And if you look at what we are hearing from the troika that is really very clear. And that means now that we have to move on to the next step. It is not going to produce stability in the Balkans to ignore the reality of the situation between Kosovo and -- between Belgrade and Pristina. It's not going to help stability to put off decisions that, difficult though they may be, are decisions that are going to have to be taken.

Now, there is still work to do, to my mind, before any decisions are taken to make sure that we have full commitment to principles that are embodied in the Ahtisaari plan. This is going to be difficult enough, and everybody will have to live up to their responsibilities.

But what I found heartening today in the conversations with my NATO allies was, first of all, the recommitment to KFOR, the recommitment to making certain that we are ready for all contingencies; but also, an understanding that there needed to be unity between the allies as we move forward into what is undoubtedly going to be a difficult, difficult period. We have had a UN track. I suspect that the reaffirmation of 1244 is the most important thing that we can do right now. But we're not going to get anywhere by ignoring the reality and pretending that we don't have to make decisions.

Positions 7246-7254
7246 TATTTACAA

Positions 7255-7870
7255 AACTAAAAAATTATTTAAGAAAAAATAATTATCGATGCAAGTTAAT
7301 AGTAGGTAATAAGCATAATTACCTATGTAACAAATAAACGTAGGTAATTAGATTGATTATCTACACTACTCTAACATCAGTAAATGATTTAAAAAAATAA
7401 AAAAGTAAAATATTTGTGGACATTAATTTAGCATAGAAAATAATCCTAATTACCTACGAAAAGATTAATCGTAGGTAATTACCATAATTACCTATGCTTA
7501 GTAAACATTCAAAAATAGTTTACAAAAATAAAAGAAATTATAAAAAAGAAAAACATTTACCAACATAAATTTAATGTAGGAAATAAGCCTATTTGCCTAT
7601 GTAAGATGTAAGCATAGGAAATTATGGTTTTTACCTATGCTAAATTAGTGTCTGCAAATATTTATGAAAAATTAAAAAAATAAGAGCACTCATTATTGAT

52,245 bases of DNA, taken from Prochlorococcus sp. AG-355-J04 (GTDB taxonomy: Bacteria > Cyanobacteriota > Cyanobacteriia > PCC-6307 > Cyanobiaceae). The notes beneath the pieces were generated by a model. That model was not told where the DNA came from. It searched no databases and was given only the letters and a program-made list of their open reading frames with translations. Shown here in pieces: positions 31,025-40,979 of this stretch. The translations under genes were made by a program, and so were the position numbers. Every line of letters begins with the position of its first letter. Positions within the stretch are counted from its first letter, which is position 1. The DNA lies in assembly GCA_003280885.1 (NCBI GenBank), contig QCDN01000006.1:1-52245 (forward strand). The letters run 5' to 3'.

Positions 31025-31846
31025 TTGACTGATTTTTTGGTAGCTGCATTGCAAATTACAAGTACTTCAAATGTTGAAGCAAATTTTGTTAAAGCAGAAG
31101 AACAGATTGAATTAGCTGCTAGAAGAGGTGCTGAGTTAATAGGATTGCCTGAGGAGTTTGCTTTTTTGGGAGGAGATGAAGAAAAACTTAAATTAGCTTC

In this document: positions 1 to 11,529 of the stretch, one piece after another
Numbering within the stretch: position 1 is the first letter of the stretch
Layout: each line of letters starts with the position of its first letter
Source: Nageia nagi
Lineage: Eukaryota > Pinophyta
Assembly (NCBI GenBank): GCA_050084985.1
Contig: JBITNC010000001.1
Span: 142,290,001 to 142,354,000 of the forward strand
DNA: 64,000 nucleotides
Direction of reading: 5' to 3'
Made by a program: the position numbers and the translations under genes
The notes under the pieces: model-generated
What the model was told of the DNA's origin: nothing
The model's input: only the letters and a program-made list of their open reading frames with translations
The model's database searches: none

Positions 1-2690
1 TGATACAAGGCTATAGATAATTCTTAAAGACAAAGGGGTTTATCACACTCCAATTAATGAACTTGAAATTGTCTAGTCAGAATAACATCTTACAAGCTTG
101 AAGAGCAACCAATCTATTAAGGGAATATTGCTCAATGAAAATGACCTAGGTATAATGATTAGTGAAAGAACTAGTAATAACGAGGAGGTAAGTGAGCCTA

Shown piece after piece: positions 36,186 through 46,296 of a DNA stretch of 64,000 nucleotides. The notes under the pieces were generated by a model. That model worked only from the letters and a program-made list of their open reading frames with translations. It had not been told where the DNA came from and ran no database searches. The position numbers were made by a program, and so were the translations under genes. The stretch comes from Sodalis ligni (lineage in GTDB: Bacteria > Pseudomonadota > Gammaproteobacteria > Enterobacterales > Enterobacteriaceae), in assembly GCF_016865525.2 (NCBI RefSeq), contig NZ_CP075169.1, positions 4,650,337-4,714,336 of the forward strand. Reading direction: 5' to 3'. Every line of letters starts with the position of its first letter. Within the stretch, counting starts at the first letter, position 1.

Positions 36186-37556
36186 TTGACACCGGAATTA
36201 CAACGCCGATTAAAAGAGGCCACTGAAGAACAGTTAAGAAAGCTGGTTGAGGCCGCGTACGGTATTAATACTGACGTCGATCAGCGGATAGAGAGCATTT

MODERATOR: We have one final question. Sue Pleming, Reuters.

QUESTION: Madame Secretary, in your discussions with Tzipi Livni, did you bring up the issue of Israel deciding to build 300 new homes just outside Jerusalem? And do you think that actions such as this by Israel will scupper peace talks, and what is your role going to be in trying to sort of act as an honest broker in this issue?

SECRETARY RICE: Well, I did, in fact, bring up Har Homa, both earlier in a phone call and then today in our meeting. I've made very clear about seeking clarification on precisely what this means. I've made clear that we're in a time when the goal is to build maximum confidence between the parties and this doesn't help to build confidence. And so recognizing that there just shouldn't be anything that might try and judge final status, the outcomes of final status negotiations. It's even more important now that we are really on the eve of the beginning of those negotiations. So I've made that position clear to the Israeli Government.


SECRETARY RICE: Thank you very much.

Released on December 7, 2007